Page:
A Kat Bouska prompt this week is: Update and republish a blog post you wrote during the month of May in a previous year. We are out of town for a small getaway (and for me to take in a couple of plays at the Orlando Fringe Festival), so I brought this blog post from May 2010 out of the mothballs and refreshed it for 2021.
Updates for 2021 are in RED.
When the going gets though, the though get going.
What was I doing putting a period in a title? I still can’t decide whether I want my titles to be sentence case (only an initial capital letter) or title case, but either way, periods are unnecessary.
Some people sing with the voices of angels. Some people run long distances quickly. Some people coach athletic teams to win, season after season. Me, I see typos. As several of my previous Wordless Wednesday posts attest, many letters are being written on objects that do not move while perfectly good letter-writing paper goes unused. Thank goodness Mrs. Bowen, my sixth grade teacher, gave us students the hint that “stationary” has an “a” in its last three letters to remind us of an “anchor,” something that remains still. “Stationery,” on the other hand, is used for writing letters.
Good lord. Do I see two spaces after every period in this post? That wouldn’t happen in 2021. I should have hyphenated “sixth-grade.” Otherwise, stationary and stationery still get mishandled by many writers, and Mrs. Bowen’s trick for keeping them straight is timeless.
As for this graphic, back in 2010, I didn’t really have any best practices for acquiring graphics. I probably grabbed this off of Google images or something.
Here’s a bona fide image for 2021 that I know I have the rights to use. Thanks, Unsplash.
My nickname at Healthy Kids has been “The Big Green Pen” for many years now. Because I use a green felt-tip pen when I edit letters, and because I am, to put it mildly, generous with the green ink, the nickname is permanent and has become my identity on Twitter (@biggreenpen) and among my proofreading/copyediting clients.
Still true, except for the present tense in Healthy Kids. I left HK in 2014.
There are a few of us at the office who enjoy language, and appreciate language used with precision and care. Therefore, when I see something egregious (like the recent “Flordia”), I send out a quick email with a “Big Green Pen Challenge.” When my coworker, Niki Pocock, participated in the most recent “Big Green Pen Challenge,” she included in her response a link to a blog by Bob Gabordi, Executive Editor of the Tallahassee Democrat, in which Bob discusses why answering his phone is always an adventure. As part of his blog, when he refers to a caller who questioned whether the Democrat still utilizes proofreaders, he wrote:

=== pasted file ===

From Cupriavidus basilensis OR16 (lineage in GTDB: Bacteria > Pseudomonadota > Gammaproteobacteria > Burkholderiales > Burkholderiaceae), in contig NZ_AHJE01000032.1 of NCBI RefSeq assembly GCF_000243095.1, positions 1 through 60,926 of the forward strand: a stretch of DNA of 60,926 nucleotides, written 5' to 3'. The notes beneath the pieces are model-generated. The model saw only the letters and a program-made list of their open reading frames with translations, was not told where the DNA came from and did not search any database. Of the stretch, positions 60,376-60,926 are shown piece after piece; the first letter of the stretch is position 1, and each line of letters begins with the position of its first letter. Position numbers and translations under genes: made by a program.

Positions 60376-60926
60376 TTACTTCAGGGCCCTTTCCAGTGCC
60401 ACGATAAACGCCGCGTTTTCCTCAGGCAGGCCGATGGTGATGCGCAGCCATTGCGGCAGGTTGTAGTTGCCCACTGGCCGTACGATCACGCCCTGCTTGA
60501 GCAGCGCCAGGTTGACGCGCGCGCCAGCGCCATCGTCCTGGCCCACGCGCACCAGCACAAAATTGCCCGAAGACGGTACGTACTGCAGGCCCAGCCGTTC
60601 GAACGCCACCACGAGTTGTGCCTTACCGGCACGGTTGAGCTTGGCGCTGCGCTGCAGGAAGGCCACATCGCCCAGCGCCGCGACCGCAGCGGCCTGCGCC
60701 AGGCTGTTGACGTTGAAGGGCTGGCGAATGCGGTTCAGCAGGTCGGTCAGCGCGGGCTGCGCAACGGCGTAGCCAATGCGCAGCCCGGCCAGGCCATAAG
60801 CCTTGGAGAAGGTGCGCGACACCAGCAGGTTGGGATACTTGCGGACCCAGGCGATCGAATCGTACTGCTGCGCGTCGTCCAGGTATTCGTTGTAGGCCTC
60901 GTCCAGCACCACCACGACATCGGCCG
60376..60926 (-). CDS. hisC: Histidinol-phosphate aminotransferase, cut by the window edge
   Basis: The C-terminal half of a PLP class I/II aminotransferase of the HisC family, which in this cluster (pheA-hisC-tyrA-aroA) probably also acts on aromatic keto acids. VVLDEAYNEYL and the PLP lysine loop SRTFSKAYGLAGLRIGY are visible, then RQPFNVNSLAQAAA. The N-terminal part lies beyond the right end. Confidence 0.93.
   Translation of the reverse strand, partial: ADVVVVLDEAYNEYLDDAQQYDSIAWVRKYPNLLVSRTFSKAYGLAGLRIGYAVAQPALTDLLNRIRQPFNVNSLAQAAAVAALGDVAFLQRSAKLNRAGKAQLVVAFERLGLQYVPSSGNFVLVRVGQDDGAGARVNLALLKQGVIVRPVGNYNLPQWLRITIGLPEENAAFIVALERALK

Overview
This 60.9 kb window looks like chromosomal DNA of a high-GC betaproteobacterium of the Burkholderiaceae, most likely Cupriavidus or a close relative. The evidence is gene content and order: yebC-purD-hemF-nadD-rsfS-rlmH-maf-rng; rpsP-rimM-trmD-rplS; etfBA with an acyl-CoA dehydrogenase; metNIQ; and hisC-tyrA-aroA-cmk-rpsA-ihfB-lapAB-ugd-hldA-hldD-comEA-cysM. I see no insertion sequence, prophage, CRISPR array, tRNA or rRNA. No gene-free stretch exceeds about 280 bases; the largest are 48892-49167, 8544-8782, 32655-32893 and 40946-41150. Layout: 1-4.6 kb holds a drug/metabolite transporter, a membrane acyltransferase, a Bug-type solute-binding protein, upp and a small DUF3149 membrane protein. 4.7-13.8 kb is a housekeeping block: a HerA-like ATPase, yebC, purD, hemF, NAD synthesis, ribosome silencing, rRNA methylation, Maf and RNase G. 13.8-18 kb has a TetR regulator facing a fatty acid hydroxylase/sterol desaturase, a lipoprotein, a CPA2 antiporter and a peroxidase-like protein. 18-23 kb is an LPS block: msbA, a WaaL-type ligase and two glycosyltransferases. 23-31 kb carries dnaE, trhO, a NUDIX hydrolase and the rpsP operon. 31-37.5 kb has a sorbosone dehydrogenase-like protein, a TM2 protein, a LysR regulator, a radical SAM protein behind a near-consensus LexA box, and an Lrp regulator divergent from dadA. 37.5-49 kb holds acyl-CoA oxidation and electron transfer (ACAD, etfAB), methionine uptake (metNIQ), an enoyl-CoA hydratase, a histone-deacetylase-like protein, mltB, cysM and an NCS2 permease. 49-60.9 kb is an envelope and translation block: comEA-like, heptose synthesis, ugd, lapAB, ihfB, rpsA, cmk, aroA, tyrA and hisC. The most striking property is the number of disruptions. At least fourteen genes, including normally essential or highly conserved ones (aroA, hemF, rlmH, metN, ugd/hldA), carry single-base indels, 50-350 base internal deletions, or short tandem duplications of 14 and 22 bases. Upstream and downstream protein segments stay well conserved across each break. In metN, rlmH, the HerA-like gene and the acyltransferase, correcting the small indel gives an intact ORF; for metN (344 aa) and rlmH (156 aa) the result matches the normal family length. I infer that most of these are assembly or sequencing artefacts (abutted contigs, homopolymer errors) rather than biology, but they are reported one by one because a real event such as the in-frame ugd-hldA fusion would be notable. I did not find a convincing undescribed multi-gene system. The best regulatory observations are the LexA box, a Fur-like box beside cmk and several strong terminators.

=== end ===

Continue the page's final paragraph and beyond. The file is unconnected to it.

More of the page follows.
Neither of the links in this paragraph work anymore. I am, however, still in touch with Niki. Bob is no longer at the Tallahassee Democrat and now owns Gabordi Media. Last year, he wrote “The Truth: Real Stories and the Risk of Losing a Free Press in America.” You can buy it at Amazon, but I’m sure a local bookstore such as Midtown Reader would appreciate your business too.
Losing those people huddled in the back proofreading pages was part of the price we paid for technology. These days, newspaper pages go straight from the newsroom’s computers to metal plates that go on the press. Fewer eyes are looking for typos and minor grammar flaws.
(Side note — this blog sure could have used some subheads.)
Between my initial reading (on Friday) of Bob’s blog and logging on to http://www.tallahassee.com/ this morning, two typos jumped off the page (first case) and screen (second case). It was time to e-mail Bob.
In my e-mail, I expressed my hope that there can be some happy medium between those non-existent “back of the room” proofreaders and “a journalistic organization resigning itself to an attitude of “we’ll catch what we can, but errors happen.”
I pointed out the on-line lead for the well-done “print exclusive” article about the fiscal difficulties faced by the LeMoyne Center for the Visual Arts. The text stated:
The recession has been particularly though on theLeMoyne Center for the Visual Arts, a Tallahasseenonprofit that’s been around for 47 years.
2021 Paula wouldn’t have hyphenated “on-line.”
I also pointed out that the header to a very informative article in yesterday’s Democrat, which described how to prepare for the sport of triathlon, was titled this way:
I’m not sure where I got this image either, but I think/hope it’s in the public domain and I’m leaving it!
NOTE: I also had no idea what Yoast was in 2010. I was still publishing in Blogger. I wasn’t creating meta descriptions and was basically such a blog newbie that I just wrote what I wrote and pressed publish. I’ve added all of that to this version.